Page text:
[EM] MUMA like method with MJ style ballots

Jameson Quinn jameson.quinn at gmail.com
Wed Oct 5 08:17:19 PDT 2016

Inspired by Forest's proposal, I did think of a way to simplify MUMA still
further. I call it NUMA, Net Upvotes Majority Approval.

Ballot has 3 levels: upvote/preferred, neutral, or downvote/unacceptable.
Default is neutral for candidates with over 25% upvotes, and downvote
otherwise. Anyone with majority downvotes is eliminated. Of the remaining
candidates (or, if none remain, of all of them), the winner is the one with
the highest "net score" (upvotes minus downvotes).

In practice, the winning score could easily be negative, even for a
reasonably good candidate, in a chicken dilemma scenario. For example,
imagine Clinton/Obama/McCain; Obama had a historically high median
temperature in polls, but if he lost upvotes to Clinton, he could still end
up with a negative score. That's OK.

This is slightly worse than MUMA on chicken dilemma, but slightly better on
center squeeze. I think most real-world chicken dilemma scenarios will have
at least a dash of center-squeeze dynamics; that is, the Condorcet-losing
plurality will have a weak net preference for one of the subfactions of the
majority. If that's true, then NUMA is better than MUMA.

It's more of a stretch to claim that NUMA is a variant of Bucklin, though.
It's more like a Bucklin/Score hybrid; or, if you want to speak of only
systems with a longer pedigree, a Bucklin/Borda hybrid.

I think that NUMA is easier to explain than MUMA.


If you want a runoff version: If any candidate has a majority upvotes, or
if only one candidate has a majority non-downvotes and at least 25%
upvotes, then they win in the first round. If more than one candidate has a
majority non-downvotes and at least 25% upvotes, then the two of those with
the highest net score go to a runoff. Otherwise, the runoff includes the
two candidates with the fewest downvotes and at least 25% upvotes, and the
two candidates with the highest net scores; this could be 2-4 candidates in

A new candidate may be added to the runoff if they have support from
first-round candidates whose pooled upvotes and max explicit downvotes
would have given them a net score high enough to be in the runoff. Such
support may only be given once and any candidate giving such support must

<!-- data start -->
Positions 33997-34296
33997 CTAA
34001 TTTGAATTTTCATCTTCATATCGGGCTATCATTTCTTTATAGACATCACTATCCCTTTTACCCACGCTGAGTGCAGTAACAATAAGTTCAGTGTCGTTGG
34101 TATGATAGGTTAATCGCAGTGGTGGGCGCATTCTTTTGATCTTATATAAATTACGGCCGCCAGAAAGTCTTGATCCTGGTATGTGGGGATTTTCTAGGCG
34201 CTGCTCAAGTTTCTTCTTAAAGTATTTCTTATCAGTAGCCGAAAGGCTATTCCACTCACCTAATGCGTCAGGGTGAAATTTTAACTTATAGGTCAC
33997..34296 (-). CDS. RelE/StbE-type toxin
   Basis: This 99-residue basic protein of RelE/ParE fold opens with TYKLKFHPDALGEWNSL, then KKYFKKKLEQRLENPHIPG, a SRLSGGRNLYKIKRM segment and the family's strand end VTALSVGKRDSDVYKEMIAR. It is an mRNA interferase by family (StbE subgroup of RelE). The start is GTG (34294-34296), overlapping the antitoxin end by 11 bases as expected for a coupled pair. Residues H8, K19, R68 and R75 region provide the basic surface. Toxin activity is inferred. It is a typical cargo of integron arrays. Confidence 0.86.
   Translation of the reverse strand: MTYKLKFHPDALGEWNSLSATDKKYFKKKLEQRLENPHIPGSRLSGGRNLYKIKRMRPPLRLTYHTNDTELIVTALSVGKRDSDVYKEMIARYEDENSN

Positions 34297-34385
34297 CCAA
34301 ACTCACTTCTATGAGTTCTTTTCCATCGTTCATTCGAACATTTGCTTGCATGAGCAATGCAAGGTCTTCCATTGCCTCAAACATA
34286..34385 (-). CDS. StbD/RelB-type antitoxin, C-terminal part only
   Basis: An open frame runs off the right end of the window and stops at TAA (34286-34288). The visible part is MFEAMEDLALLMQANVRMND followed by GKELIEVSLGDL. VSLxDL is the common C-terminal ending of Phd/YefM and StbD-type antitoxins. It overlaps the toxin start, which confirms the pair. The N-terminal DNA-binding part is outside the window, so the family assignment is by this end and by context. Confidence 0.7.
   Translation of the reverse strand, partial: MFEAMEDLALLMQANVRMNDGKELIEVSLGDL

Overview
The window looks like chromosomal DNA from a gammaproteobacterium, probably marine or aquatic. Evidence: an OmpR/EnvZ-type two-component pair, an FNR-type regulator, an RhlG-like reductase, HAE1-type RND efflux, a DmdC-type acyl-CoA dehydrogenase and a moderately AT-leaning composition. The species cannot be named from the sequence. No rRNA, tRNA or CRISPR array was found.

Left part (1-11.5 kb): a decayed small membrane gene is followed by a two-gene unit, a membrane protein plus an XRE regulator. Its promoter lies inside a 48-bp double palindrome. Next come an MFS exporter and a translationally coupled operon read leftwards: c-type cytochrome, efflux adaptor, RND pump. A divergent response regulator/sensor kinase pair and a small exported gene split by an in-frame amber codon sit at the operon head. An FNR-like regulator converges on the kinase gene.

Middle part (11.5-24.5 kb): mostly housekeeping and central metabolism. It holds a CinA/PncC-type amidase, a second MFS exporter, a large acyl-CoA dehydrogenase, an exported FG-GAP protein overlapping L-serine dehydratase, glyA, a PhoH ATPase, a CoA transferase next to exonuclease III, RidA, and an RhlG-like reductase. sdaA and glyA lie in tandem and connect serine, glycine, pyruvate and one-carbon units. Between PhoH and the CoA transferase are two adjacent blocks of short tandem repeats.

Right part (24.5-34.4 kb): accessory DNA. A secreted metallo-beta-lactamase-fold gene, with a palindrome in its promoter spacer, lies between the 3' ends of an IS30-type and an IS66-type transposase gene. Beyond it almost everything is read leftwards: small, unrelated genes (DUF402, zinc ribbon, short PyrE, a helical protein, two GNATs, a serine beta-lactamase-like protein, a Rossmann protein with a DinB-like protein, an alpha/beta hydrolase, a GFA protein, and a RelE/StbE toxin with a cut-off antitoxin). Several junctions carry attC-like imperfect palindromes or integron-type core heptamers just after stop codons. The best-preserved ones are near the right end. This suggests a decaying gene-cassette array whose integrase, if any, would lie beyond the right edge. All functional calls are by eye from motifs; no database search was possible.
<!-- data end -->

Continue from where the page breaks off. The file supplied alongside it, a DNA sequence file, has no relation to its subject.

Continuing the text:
withdraw from the runoff if they themselves would be eligible. Such support
must be announced within a reasonably short time frame (say, 1 week) of the
initial election.

So if the first round was:

Total votes: 100
A: +30 -60; net -30
B: +26 -55; net -29
C: +20 -40 (-5); net -25
D: +20 -60 (-20); net -60
E: +15 -15 (-70); net -70

Type II runoff. A and B qualify by fewest downvotes and 25% upvotes; B and
C qualify by highest net; and D and E combined have 35 upvotes and 60 max
explicit downvotes, or enough for an net of -25, so if they both support a
new candidate F, the runoff would be between A, B, C, and F.

2016-10-05 7:35 GMT-04:00 Jameson Quinn <jameson.quinn at gmail.com>:

> I think Forest's proposed method is quite a good one in practice. But as
> soon as you bring pairwise into the picture, you fall into a trilemma:
> 1. If you do pairwise between more than two candidates, you need a
> Condorcet tiebreaker, and so complexity explodes.
> 2. If you do pairwise between two candidates selected by different ballot
> thresholds, then only one of the chicken-dilemma allies will make it; this
> means that the chicken problem will be as bad as in approval.
> 3. If you do pairwise between the top two candidates at one ballot
> threshold (ie, above-bottom), then you encourage cloning.
> Forest's proposal falls into 2. Personally, I think 3 is the best of those
> options. For instance, I'd like a 3-slot "pairwise winner of the most
> acceptable" (PWMA) method: 3-slot ballots, elects pairwise winner between
> the two with fewest explicit bottom-ranks.
> Or, for a system that falls into 1, "pairwise MUMA": eliminate as in MUMA,
> choose the CW if one exists, otherwise fall back to MUMA (most upvotes).
> I think any system falling into 1 or 3 will in practice get results as
> good as MUMA. In fact, slightly better: it helps deal with center squeeze.
> I have my doubts about 2; it could spoil over chicken strategy.
> Also, a minor point: any method that brings a pairwise race into account
> is n²-summable, not n-summable. This has implications for ballot-counting
> machines.
> All in all, though, I still favor MUMA as the simplest robust system that
> beats approval.
> 2016-10-04 20:52 GMT-04:00 Forest Simmons <fsimmons at pcc.edu>:
>> How about Grade style ballots as in Majority Judgment, but simple MUMA
>> style counting:
>> Each voter assigns grades A, B, C, D, or F to each of the candidates.  A
>> blank counts as an E, between D and F.
>> Elect the pairwise winner between the candidate with the greatest number
>> of votes above C (pretty good), and the greatest number of votes above D
>> (not too bad)
>> It seems to me that this simple method would be even more apt than MJ to
>> elicit sincere ballots.  In fact, if the pretty good (PG) and not too bad
>> (NTB) marks were not strictly required to be consistent with the grade
>> marks, then there would be no incentive to vote insincere grades or to
>> collapse preferences beyond the built in resolution constraint
>> corresponding to only six levels.
>> It would be fun to see if voters did vote their grades consistent with
>> their PG and NTB marks when not required to.
>> For more resolution in the pairwise comparison allow grades with plus (+)
>> or minus (-) attached.
>> And while we're proposing simple methods, don't forget basic single
>> winner asset voting as first advocated by Charles Dodgson (aka Lewis
>> Carroll).
>> Forest
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